Okay, the upwelling is this is the colder water that's for ocean nutrients. That is the critical for survival of addley salmon and other fish generally. So and just again, to give a broader perspective on salmon, so is it most of the salmon are heading north for their, during the course of their lives at sea? Is that correct? I mean, they're
Randy Fisher 28:32
Yeah, the ones out well, you have South turning salmon also, but most of them out about where we are here, they have North
Thane Tienson 28:40
All right. And yet when they return, they're returning collectively you get a so called mixed stock return so that you've got some fish coming back into the Colombian IT system, others coming into the coastal streams others coming back into to the Klamath or or further south of Sacramento system. And in order to save them or to help at least limit their mortality, you've got to limit or constrain the amount of fish that are caught, particularly in the ocean. Correct. All right. And that means just basically what you're, you're you're managing yours, you're limiting the seasons that are the length of the season.
Randy Fisher 29:23
Yeah, and so everybody understand they don't all coho come back in a different time. So you get fish coming back at different times. So you're not out there fishing on all of them at the same time. So you you split the seasons up that way. And then you can do the calculations on what is the harbor pool surplus and then you open the fishery and we watch the fishery closely. Some people thought that you can manage it by tagging certain fish and if you catch them and you would analyze that, and then you can open the fishery or close it off daily. Well, that's, that's not real. I mean, you can't do that. It would be so expensive. It wouldn't be funny. And it just doesn't. It's not practical. So we try to manage around, you know, dates in general, that kind of thing.
Thane Tienson 30:15
All right. And that's the, the process. And is it fair to call it a negotiating process? In part at least? Or is it? Is it really driven by the science?
Randy Fisher 30:25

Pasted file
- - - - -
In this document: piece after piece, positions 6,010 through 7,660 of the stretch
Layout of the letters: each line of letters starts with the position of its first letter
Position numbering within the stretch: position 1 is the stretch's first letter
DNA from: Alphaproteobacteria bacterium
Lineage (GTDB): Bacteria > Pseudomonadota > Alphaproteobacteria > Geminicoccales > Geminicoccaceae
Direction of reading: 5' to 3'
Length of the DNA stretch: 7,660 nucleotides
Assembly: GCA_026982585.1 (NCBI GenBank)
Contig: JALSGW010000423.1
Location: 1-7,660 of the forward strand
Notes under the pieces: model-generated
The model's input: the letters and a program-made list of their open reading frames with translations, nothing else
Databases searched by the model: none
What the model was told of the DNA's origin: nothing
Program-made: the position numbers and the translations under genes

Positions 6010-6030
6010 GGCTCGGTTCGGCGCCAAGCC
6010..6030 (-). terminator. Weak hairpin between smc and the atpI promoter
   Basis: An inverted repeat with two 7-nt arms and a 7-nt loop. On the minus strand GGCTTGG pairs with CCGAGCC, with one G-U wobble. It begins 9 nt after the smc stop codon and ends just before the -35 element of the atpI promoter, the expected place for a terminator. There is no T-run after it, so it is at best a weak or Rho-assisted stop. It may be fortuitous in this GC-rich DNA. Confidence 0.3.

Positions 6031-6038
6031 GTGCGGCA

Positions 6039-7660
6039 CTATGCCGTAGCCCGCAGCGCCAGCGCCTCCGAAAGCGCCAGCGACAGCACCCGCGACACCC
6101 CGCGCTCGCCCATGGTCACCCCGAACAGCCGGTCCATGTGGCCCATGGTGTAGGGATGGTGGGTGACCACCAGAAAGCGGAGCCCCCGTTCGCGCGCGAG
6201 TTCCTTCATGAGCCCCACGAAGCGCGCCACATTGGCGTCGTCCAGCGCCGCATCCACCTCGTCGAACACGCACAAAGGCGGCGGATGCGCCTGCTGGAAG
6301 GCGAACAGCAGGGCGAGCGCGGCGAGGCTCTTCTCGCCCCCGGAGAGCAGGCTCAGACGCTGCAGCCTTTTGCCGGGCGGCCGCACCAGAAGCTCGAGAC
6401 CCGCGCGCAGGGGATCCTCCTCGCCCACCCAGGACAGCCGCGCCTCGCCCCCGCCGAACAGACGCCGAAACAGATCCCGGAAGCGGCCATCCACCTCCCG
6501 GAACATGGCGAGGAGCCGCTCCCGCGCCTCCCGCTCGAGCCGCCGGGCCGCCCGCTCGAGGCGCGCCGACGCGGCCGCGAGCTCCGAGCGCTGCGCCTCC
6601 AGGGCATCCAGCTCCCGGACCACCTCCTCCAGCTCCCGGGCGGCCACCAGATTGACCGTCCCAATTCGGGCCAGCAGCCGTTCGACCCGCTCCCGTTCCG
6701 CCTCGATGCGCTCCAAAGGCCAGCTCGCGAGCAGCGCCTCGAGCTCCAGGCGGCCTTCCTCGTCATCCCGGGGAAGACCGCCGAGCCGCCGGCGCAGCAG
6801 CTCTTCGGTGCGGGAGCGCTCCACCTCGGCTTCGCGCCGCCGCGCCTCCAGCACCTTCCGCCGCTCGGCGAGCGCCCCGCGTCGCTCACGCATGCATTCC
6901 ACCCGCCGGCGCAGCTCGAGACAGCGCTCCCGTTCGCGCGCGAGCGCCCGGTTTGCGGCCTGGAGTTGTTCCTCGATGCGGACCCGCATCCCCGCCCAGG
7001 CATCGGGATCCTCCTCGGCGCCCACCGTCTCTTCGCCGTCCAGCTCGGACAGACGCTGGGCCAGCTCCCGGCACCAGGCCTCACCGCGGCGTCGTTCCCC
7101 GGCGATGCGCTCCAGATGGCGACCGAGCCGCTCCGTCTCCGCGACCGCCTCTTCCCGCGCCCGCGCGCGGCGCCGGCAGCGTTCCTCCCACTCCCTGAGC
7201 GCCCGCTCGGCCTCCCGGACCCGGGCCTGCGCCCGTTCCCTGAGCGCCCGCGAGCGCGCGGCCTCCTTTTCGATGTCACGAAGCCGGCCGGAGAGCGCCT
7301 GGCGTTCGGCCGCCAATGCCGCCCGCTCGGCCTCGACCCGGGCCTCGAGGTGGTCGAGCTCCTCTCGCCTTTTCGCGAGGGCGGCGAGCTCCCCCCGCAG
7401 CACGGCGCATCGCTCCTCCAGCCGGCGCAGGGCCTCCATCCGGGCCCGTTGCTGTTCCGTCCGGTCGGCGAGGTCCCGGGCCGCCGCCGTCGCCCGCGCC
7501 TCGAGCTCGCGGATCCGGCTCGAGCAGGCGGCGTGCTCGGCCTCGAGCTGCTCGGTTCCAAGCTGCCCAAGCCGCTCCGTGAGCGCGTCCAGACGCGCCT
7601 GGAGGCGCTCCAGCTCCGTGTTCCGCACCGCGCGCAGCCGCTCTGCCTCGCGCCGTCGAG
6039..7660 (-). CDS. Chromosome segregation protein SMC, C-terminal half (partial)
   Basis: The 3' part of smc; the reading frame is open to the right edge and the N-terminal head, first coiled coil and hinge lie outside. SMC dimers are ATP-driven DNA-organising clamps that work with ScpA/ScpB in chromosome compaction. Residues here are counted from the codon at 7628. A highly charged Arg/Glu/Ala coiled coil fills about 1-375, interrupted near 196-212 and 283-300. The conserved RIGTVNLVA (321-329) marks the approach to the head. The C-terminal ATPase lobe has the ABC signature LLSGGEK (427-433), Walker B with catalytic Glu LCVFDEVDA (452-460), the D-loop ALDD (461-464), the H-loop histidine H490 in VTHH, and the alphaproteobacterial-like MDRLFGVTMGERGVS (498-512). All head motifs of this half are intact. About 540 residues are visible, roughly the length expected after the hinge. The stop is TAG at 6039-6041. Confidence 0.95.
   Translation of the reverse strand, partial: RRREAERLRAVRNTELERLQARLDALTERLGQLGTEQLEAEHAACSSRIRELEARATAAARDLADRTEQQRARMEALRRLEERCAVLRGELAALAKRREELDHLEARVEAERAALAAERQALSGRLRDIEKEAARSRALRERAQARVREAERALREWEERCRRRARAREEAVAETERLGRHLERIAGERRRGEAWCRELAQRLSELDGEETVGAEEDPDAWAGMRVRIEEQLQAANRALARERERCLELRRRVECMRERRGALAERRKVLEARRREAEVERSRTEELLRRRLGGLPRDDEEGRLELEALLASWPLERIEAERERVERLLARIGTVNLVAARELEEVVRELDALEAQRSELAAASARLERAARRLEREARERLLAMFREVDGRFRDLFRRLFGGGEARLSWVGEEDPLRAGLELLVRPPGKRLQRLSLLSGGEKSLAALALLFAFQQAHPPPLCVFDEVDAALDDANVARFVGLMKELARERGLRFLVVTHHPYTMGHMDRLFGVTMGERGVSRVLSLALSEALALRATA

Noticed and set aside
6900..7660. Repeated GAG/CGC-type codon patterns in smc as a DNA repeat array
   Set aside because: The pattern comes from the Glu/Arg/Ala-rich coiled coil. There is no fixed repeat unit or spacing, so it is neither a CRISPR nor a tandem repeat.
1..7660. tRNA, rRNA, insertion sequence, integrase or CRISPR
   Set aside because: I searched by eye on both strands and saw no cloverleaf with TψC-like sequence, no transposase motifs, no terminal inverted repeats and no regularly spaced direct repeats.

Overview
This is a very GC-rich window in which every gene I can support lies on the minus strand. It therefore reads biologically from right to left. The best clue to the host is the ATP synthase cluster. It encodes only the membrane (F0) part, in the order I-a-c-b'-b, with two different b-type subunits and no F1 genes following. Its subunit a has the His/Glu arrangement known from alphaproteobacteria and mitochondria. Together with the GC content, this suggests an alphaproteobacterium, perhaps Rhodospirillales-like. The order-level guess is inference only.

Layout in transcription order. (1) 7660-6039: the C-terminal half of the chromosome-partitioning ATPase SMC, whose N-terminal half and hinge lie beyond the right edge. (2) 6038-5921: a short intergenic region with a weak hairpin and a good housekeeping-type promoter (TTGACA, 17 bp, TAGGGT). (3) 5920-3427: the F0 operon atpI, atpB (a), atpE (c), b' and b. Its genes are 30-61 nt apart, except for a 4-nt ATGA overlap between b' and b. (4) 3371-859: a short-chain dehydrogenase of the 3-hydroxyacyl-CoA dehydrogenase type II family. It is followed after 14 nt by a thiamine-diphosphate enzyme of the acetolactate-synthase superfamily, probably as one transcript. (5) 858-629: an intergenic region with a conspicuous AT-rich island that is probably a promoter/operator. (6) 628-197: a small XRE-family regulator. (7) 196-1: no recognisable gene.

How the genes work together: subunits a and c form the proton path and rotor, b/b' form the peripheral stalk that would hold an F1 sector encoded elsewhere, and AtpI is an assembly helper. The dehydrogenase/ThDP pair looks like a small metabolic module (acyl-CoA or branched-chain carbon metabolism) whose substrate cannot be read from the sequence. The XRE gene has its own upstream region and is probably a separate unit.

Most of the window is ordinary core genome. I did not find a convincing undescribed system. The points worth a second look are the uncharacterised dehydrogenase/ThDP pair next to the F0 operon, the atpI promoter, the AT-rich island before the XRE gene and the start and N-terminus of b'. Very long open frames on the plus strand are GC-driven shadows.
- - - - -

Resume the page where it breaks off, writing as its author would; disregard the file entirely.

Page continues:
Well, it's a negotiating process to start with, because you, you're going to the council's Pacific Council, the North Pacific Council, first of all have to figure out how many fish can caught, then you have the negotiations between the allocations of those fishes that are commercial fishery? Are they going to be recreational? Or what's it going to be? So they have to go through all that what we do here at the commission is we supply them the information, we don't make the management decisions. We just give them information used to argue over the numbers. People don't argue over the numbers anymore. They argue over the allocation. All right. And that's what our job is here. So we're neutral territory. People don't argue about our numbers, they they just argue about who should catch it.
Thane Tienson 31:08
All right. And so when you say they don't argue about our numbers, what I'm hearing you say is that the science of predicting the likelihood of returning abundance, if you will, is pretty well established these days. And I presume that climate change itself? I mean, it may be in Washington, DC in some quarters, there's some dispute about it. But is it fair to say that it's a widely accepted phenomenon here in the fisheries management world?
Randy Fisher 31:38
Yes. I think that's fair to say. Definitely.
Thane Tienson 31:41
And how is it? Again, going back to the practicalities of climate change? What kind of research is being done to to find out what not only the impacts will be in the short run, but in the longer term? And what kind of what are the impacts that's going to have not only on salmon fisheries, but on ocean conditions? And the the other fisheries throughout the North Pacific and Pacific Coast that that the Commission deals with? Well,
Randy Fisher 32:14
I think well, no fisheries themselves, they're doing a lot of study trying to figure
Thane Tienson 32:18
out a NOAA Fisheries just again, to be clear. That's been it federal national National Oceanic and Atmospheric Administration. And they're the people that at the federal level, the primary federal fisheries agency, although they're assisted by, I guess, the US Fish and Wildlife Service, at least when those salmon enter. in freshwater, right,
Randy Fisher 32:42